Please cite this article as: B. Padayachee and H. Baijnath, An updated comprehensive review of the medicinal, phytochemical and pharmacological properties of Moringa oleifera..., South African Journal of Botany,


B. Padayachee, H. Baijnath / South African Journal of Botany xxx (2019) xxx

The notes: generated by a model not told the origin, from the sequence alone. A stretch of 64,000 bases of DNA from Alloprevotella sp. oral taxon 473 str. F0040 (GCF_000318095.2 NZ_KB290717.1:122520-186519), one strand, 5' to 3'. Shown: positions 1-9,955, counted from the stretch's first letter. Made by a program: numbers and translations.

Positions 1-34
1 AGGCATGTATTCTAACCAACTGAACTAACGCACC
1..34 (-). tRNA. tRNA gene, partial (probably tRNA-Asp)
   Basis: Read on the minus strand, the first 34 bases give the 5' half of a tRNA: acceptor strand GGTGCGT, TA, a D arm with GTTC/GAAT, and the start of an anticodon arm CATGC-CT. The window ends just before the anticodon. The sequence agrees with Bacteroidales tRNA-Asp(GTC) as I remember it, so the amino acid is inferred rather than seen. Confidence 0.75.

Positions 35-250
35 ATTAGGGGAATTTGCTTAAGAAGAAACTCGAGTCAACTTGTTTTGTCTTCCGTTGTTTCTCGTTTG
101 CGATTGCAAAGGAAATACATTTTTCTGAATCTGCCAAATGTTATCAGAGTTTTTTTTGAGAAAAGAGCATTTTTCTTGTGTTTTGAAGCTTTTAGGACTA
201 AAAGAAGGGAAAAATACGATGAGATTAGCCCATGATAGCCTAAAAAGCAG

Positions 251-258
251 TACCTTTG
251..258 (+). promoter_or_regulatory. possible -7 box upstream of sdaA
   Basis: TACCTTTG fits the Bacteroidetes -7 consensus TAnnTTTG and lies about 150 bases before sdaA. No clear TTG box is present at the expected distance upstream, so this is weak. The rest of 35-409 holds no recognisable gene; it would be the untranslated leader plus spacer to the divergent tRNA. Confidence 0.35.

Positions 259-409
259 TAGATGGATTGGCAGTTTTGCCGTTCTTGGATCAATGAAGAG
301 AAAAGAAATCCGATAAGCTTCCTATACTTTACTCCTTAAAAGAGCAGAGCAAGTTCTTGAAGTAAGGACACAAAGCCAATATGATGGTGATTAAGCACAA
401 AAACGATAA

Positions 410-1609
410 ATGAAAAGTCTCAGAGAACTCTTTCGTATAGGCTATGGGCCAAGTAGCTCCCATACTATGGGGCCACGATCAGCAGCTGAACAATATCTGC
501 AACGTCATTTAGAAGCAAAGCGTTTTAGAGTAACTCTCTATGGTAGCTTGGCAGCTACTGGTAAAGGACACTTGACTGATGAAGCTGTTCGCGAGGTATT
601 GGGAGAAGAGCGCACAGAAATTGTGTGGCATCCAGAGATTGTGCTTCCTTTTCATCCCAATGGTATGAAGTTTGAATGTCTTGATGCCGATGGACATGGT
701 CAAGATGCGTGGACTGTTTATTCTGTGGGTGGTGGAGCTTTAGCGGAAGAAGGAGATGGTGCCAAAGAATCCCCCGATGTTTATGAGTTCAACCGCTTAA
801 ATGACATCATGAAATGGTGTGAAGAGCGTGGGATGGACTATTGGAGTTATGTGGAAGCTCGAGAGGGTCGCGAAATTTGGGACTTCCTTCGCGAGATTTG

4.10. Central nervous system (CNS) activity The central nervous system (CNS) is a vital organ system of the human body. Degenerative nerve diseases such as Alzheimer's disease affect many of the body's activities, such as balance, movement, memory, mental functioning and heart function. These diseases are incurable and often life threatening. Drugs acting on the central nervous system are among the most widely used group of pharmacological agents. The mechanisms by which various drugs act on the CNS have not always been clearly elucidated. Many medicinal plants have been reported to display activity against CNS disorders and act as very useful remedies for the alleviation of pain and discomfort. It has become increasingly important to identify medicines which have shown improved effectiveness and less adverse effects to treat these conditions. Since there is a paucity of information in the scientific literature on this subject, there is an emerging need to explore and review some of the wellcontrolled studies that have documented the various CNS activities displayed by M. oleifera. Skeletal muscle relaxants are used to treat both muscle spasms and spasticity. Current antispasmodic drugs such as cyclobenzaprine and antispasticity agents such as dantrolene are used with caution due to their many side effects and contra-indications and are also used warily in elderly patients, children and patients with heart conditions Bhattacharya et al. (2014). The locomotor activity and muscle relaxant activity of ethanolic extracts of M. oleifera in albino rat models was evaluated by Bhattacharya et al. (2014). The CNS depressant action was studied in the actophotometer test and muscle relaxant activity by the rotarod test. The albino rats were divided into six groups of six rats each. The control group was administered normal saline solution orally (2 ml/kg), another group was given the standard drug Diazepam (10 mg/kg) and the experimental groups were given the extracts at doses of 50, 100, 200 and 400 mg/kg respectively. Results showed that ethanolic extracts of M. oleifera exhibited significant CNS depressant and muscle relaxant activity in a dose-dependent manner. They suggested that compounds present in the plant such as flavonoids and saponins, which can easily cross the blood–brain barrier and exert various effects on the CNS, like memory, cognition and neurodegeneration or, have an agonistic action on the gamma-aminobutyric (GABA) acid receptor complex, may be responsible for its CNS depressant and muscle relaxant activity. Bakre et al. (2013) examined the neuro-behavioral and anticonvulsant properties of the ethanol extract from the leaves of M. oleifera in mice. Neuro-behavioral properties were evaluated using the open field, hole board, Y-maze, elevated plus maze (EPM) and pentobarbitone-induced hypnosis. Pentylenetetrazol, picrotoxin and strychnine induced convulsion tests were used to investigate the anticonvulsive actions of M. oleifera. The result showed that the extract (250–2000 mg/kg) caused a significant dose-dependent decrease in rearing, grooming, head dips and locomotion. It also enhanced learning and memory and increased the anxiogenic effect. In addition, the extract (2000 mg/kg) protected mice against pentylenetetrazol induced convulsion, but had no effect on picrotoxin- and strychnine-induced convulsion. The effects of the extract in the various models were comparable to those of the standard drugs used. The authors concluded that the leaves possessed a CNS depressant and anticonvulsant properties, the action of which was possibly mediated through the enhancement of the central inhibitory mechanism involving the release of GABA acid. Ganguly and Guha (2008) determined the effects of chronic oral treatment of ethanolic extract of M. oleifera leaves on levels of brain monoamines (norepinephrine, dopamine and serotonin) in a rat model of Alzheimer's disease (AD). AD was induced in rats by intracerebroventricular (ICV) infusion of colchicine. Control rats were treated with saline (5 ml/kg) and experimental group rats were treated with M. oleifera leaf extract at doses of 50, 100, 150, 200, 250, 300 and 350 mg/kg respectively 14 days. In the first set of experiments, the effective dose of M. oleifera was standardized on rats by observing their performance in radial arm maze (RAM) task. Treatment with the extract